Is All Hope For The Opportunity Rover Lost?

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NASA hasn’t heard from the Opportunity rover for months. The rover went into sleep mode after Mars was covered by a global dust storm which blocked the sun from reaching the planet’s surface. Since Opportunity uses solar energy to power itself, it couldn’t recharge, so it entered hibernation mode. Now months later, with the storm settling down, there is still no sign of life, so is all hope for the Opportunity rover lost?

According the latest update from NASA, it’s not. The space agency said the Red Planet’s upcoming windy season could help clear the dust from the Opportunity rover, allowing it to recharge its panels.

“A windy period on Mars—known to Opportunity’s team as “dust-clearing season”—occurs in the November-to-January time frame and has helped clean the rover’s panels in the past,” NASA said.

Meanwhile, engineers from NASA’s Jet Propulsion Laboratory (JPL) who are working on the rover’s operations are trying to increase the number of commands sent to Opportunity. They’re listening for any potential call back to Earth as they hope for the Opportunity rover to become operational again.

The last time NASA heard from the 14-year-old rover was on June 10, at which time Opportunity was in Mars’ Perseverance Valley. NASA said it’s likely that the global dust storm that raged during June resulted in Opportunity’s solar panels being covered in layers of dust. The space agency is assuming the rover went into hibernation mode, which it’s designed to do until the storm stops.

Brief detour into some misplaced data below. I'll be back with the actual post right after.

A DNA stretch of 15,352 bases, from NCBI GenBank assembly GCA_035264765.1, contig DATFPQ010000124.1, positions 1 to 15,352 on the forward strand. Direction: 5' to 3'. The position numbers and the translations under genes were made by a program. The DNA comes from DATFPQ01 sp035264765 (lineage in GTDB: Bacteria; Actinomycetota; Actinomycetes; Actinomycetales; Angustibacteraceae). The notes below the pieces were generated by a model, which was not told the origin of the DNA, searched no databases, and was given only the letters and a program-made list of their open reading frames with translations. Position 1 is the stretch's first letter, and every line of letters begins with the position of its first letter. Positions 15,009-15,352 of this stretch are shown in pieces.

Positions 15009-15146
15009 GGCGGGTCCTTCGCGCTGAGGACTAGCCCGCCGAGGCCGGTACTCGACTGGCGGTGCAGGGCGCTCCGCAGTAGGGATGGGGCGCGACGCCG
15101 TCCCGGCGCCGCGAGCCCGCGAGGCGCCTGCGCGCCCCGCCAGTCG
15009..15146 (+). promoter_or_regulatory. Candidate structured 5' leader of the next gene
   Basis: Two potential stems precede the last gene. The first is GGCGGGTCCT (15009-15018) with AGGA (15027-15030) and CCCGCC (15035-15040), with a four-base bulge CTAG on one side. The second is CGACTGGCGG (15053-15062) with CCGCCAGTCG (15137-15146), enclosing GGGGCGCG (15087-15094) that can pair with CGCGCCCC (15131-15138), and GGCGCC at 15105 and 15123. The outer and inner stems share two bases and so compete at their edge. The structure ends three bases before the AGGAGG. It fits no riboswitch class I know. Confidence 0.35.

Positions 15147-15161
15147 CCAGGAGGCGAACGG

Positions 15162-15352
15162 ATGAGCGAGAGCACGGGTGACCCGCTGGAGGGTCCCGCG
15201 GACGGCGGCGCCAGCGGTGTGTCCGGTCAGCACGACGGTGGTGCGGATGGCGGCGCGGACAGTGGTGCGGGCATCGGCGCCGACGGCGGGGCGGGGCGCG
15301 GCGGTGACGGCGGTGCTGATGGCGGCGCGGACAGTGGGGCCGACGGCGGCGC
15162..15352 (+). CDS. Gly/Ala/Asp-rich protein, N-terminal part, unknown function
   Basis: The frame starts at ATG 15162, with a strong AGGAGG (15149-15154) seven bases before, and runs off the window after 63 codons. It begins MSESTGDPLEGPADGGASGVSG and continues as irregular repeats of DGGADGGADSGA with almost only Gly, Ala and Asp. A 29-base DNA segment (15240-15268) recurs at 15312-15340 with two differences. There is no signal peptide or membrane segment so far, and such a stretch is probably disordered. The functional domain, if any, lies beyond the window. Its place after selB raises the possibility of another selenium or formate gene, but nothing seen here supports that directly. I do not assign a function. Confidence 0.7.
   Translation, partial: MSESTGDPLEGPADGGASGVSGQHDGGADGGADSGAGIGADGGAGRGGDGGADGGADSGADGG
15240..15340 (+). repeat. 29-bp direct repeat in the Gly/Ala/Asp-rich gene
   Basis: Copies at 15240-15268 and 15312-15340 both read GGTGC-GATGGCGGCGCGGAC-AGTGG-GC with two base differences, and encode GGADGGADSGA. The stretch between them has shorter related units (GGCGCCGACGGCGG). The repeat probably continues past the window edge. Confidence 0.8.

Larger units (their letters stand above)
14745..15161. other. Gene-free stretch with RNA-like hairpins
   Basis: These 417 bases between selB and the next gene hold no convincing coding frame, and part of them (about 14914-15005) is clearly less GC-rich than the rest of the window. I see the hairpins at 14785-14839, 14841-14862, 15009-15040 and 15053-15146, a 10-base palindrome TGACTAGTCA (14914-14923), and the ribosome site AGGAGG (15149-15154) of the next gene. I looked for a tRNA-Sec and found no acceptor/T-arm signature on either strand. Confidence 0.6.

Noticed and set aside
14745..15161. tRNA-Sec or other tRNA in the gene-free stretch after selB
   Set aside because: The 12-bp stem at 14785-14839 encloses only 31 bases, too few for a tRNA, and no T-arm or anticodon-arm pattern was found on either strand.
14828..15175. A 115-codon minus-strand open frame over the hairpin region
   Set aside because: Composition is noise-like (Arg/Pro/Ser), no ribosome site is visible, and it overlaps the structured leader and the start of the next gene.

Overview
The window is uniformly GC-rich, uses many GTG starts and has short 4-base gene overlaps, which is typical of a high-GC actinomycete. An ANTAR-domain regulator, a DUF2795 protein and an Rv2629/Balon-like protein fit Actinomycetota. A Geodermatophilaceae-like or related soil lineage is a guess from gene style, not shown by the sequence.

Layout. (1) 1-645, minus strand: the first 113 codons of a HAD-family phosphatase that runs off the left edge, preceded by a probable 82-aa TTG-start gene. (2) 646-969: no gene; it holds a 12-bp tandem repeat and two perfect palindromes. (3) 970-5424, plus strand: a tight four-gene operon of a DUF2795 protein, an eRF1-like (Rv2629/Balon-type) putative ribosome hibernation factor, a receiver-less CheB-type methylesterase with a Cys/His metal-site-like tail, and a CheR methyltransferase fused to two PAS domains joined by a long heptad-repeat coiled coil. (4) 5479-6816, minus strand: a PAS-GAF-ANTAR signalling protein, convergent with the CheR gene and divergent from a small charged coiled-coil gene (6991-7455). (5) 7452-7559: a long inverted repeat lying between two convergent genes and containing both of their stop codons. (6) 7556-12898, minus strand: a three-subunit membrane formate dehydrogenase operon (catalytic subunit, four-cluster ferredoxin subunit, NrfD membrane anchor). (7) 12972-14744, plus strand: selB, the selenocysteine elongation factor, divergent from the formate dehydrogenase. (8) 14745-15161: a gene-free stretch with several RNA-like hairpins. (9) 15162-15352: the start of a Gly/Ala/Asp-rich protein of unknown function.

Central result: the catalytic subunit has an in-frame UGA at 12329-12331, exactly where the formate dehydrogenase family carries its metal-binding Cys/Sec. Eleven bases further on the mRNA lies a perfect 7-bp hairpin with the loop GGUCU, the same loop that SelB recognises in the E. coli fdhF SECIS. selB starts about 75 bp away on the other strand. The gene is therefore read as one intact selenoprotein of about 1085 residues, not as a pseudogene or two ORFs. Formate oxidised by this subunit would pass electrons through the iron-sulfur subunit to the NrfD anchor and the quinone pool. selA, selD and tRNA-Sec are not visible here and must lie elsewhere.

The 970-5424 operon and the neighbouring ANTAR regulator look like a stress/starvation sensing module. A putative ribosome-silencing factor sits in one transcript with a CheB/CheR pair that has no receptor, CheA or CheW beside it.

“No one can tell just how much dust has been deposited on its panels,” NASA said in its update this week, but its team remains hopeful.

A month ago, the HiRISE camera from NASA’s Mars Reconnaissance Orbiter (MRO) captured an image of the rover on the Red Planet’s surface. At the time, the space agency thought not all hope for the Opportunity rover was lost and that it would find a way to recharge its solar panels once the storm cleared.

“The Sun is breaking through the haze over Perseverance Valley, and soon there will be enough sunlight present that Opportunity should be able to recharge its batteries,” Opportunity Project Manager John Callas said in a statement last month. “When the tau level [a measure of the amount of particulate matter in the Martian sky] dips below 1.5, we will begin a period of actively attempting to communicate with the rover by sending it commands via the antennas of NASA’s Deep Space Network. Assuming that we hear back from Opportunity, we will begin the process of discerning its status and bringing it back online.”

The Opportunity rover has lasted much longer than the 90-Martian-day lifespan originally expected. The golf-cart-sized rober was launched in 2003 with another rover called Spirit as part of NASA’s Mars Exploration Rover (MER) mission.

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